‘Cats Will Not Underestimate Austin Peay< < Back to
The Ohio Football team is no stranger to being an underdog. The Bobcats have experienced it often, sometimes coming out victorious — as was the case against Penn State in 2012 — sometimes the results are less favorable — Week 1 against Louisville. But when the ball is kicked off Saturday at Peden Stadium, the ‘Cats will find themselves in an unfamiliar role: That of an FBS powerhouse. Ohio (2-1) closes out its non-conference schedule Saturday at 2 p.m. against the Austin Peay Governors (0-3) in a game that has the Bobcats favored by as much as 30 points at home.
Austin Peay enters Athens fresh off a 42-10 drubbing at the hands of Chattanooga and is off to a rocky 0-3 start. Statistically, the Governors rank among the worst programs in the Football Championship Subdivision (the level just below the Football Bowl Subdivision). They’ve been outscored 125-13 this season, and have showed little signs of optimism.
Through the first three weeks the Governors have failed to put up more than 211 yards of total offense in a single game. Ohio quarterback Tyler Tettleton has 108 more total yards than the entire Governors offense, and Ohio defensive players Toran Davis and Jovon Johnson individually have as many touchdowns (one each) as the entire Austin Peay offense. To put it nicely, the Governors are a struggling team.
But that’s no reason for Ohio to take it easy or look ahead to next week’s bye. Already this season 12 FCS schools have beaten FBS teams, and two of those came over Mid-American Conference schools. Despite Austin Peay’s record the ‘Cats will need to stay on edge. Just ask Xavier Hughes.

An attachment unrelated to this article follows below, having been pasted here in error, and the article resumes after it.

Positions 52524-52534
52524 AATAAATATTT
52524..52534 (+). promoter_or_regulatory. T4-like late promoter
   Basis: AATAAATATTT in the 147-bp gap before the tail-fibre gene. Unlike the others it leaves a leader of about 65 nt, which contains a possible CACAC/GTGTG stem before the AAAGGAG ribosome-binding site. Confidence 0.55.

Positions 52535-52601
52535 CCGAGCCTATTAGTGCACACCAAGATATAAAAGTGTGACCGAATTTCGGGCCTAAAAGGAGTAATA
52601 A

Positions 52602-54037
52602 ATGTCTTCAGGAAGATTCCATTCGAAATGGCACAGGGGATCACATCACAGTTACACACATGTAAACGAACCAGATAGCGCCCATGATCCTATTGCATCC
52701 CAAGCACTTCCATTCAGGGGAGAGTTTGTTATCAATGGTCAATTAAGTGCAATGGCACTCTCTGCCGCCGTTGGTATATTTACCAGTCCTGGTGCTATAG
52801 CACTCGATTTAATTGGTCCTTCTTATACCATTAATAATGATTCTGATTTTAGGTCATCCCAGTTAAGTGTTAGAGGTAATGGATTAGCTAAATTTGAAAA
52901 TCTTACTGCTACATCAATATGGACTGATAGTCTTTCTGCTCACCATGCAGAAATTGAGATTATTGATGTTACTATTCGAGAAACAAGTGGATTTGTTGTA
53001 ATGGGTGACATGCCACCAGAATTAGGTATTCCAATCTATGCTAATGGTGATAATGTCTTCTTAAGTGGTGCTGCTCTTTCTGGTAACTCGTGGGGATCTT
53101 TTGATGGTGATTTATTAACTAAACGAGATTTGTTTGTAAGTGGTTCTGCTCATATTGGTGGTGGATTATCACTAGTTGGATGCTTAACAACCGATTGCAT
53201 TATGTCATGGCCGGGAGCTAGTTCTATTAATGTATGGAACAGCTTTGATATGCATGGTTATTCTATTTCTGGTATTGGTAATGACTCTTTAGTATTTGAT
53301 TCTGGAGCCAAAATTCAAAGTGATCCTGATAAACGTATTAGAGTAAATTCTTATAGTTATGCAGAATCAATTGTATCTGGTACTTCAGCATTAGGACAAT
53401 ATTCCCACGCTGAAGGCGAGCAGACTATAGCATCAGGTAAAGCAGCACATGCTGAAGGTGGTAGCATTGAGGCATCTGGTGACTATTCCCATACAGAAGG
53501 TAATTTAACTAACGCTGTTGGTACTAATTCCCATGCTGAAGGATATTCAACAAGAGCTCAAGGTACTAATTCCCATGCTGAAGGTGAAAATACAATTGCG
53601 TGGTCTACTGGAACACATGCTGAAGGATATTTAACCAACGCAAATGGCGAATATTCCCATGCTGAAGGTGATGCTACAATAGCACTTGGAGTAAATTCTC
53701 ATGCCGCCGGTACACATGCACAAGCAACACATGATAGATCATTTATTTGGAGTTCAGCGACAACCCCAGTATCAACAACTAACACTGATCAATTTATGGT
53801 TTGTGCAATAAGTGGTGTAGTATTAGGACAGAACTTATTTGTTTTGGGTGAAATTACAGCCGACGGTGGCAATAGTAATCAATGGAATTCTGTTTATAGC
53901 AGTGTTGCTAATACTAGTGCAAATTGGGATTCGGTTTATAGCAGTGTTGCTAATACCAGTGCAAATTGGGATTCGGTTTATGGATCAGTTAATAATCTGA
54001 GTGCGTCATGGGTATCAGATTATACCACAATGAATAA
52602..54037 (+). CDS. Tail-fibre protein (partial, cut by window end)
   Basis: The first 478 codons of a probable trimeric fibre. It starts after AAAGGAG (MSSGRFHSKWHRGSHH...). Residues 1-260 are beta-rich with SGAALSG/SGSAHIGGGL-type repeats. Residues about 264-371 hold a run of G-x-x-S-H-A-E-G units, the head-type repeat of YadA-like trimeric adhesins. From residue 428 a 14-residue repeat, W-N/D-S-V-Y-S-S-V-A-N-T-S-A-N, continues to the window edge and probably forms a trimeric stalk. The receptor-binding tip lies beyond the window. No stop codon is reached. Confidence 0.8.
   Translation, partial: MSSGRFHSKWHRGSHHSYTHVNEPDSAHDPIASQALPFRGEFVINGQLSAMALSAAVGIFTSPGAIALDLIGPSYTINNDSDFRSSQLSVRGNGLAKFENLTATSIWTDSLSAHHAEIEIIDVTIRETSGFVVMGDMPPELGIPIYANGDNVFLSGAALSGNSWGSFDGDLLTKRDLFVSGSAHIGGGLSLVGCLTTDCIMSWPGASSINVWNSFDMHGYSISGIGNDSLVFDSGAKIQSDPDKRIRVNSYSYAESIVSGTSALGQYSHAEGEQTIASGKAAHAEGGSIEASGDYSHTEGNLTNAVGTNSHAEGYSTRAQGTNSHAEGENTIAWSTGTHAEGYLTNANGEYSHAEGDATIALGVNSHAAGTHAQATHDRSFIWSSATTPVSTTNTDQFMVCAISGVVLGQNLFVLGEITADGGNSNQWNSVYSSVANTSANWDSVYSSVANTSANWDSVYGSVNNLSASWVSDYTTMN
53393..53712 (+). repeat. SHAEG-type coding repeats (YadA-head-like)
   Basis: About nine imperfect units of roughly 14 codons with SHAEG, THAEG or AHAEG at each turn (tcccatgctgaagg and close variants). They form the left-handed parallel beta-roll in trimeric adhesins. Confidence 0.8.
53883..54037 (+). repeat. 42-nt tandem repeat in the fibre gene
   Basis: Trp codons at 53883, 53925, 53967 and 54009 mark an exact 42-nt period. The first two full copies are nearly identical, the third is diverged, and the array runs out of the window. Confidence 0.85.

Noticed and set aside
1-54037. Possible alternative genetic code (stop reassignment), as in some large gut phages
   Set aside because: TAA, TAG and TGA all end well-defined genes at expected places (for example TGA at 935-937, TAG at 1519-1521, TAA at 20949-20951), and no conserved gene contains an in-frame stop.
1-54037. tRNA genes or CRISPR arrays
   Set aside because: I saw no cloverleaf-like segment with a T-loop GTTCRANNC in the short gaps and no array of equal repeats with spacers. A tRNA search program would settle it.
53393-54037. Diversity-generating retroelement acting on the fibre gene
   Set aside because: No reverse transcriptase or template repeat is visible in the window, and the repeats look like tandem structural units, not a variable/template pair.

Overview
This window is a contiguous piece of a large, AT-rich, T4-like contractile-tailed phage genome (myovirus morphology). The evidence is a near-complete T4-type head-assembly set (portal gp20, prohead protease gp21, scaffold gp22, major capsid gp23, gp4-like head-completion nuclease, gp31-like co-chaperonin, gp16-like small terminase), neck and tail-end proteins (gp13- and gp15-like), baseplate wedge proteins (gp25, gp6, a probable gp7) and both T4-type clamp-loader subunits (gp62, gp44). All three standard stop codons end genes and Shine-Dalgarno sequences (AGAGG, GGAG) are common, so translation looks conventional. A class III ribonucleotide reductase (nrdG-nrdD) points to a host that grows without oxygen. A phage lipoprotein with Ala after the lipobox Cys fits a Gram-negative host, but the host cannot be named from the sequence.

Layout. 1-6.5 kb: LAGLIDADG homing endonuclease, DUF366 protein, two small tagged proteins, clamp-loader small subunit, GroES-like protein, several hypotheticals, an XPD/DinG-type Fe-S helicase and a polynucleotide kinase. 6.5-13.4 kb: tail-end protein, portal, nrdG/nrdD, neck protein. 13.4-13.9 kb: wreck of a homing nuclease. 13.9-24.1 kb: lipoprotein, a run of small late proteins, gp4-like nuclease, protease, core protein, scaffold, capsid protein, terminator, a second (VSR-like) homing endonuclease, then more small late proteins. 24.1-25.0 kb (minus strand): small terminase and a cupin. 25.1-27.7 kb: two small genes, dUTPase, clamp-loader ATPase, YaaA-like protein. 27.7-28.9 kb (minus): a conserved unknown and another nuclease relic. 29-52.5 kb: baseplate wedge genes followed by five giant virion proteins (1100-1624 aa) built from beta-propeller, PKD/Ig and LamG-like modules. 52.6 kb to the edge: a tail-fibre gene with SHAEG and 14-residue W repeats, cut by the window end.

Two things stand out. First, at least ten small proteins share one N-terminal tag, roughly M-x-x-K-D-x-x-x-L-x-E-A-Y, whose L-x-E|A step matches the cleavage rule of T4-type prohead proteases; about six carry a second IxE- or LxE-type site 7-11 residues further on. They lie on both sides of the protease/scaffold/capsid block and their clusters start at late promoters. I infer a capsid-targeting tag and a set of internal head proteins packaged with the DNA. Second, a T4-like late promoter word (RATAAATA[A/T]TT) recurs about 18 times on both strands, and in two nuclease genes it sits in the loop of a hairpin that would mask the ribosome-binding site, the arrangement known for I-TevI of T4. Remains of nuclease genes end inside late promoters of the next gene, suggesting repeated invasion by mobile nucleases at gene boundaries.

“We can’t underestimate anybody. You’ve seen what can happen. Michigan almost lost to Akron, and no one thought Akron could win. But Akron played a heck of a game and almost beat Michigan,” Hughes said referencing fellow MAC member Akron’s near-upset of then-No. 11 Michigan this past week.
It’s easy for a team to lose focus when heading into a game that appears to be a surefire win. When the focus slips, upsets happen. The main goal in preparing for this weekend’s game will be maintaining that focus and taking it one game at a time.
“We need to treat them just like any other team. It’s exactly the same,” said running back Beau Blankenship. “We can’t look past them at all … we’re going to have to bring our A-game.”
To do that Ohio will look to focus on its running game, which has struggled so far this season. Through three games the ‘Cats are averaging 114.7 yards-per-game on the ground, putting them 101st in the nation in rushing. That’s a huge step back from 2012 when they averaged 203 rushing yards per game. Luckily for them, the Governors are allowing 251 yards per game on the ground, which should allow the Bobcats to hit the ground running.
But while the ‘Cats’ offense looks poised for a big day Saturday, it must ensure it doesn’t let the lack of offensive production from Austin Peay allow it to slip up. The Governors feature some real weapons on the offensive side of the ball, including former Central Michigan running back Tim Phillips who has been the one consistent spot on the offense for Austin Peay. He is responsible for the team’s lone touchdown, an eight-yard rushing score against Chattanooga in Week 3. Then there is 6-foot-6 wide receiver Darryl Clark. His numbers aren’t that spectacular this season with just nine receptions for 143 yards. But with his size and speed Clark has the ability to change a game.
“Oh yes we’ve been watching a lot of film [on Clark],” said Hughes. “He had a couple great catches against Tennessee so we’ve got to focus on him and make sure he doesn’t get to us.”
Hughes is confident the ‘Cats have given this game enough attention and that they respect Austin Peay enough to come out with the victory Saturday. But as he knows, in football even the mighty fall sometimes.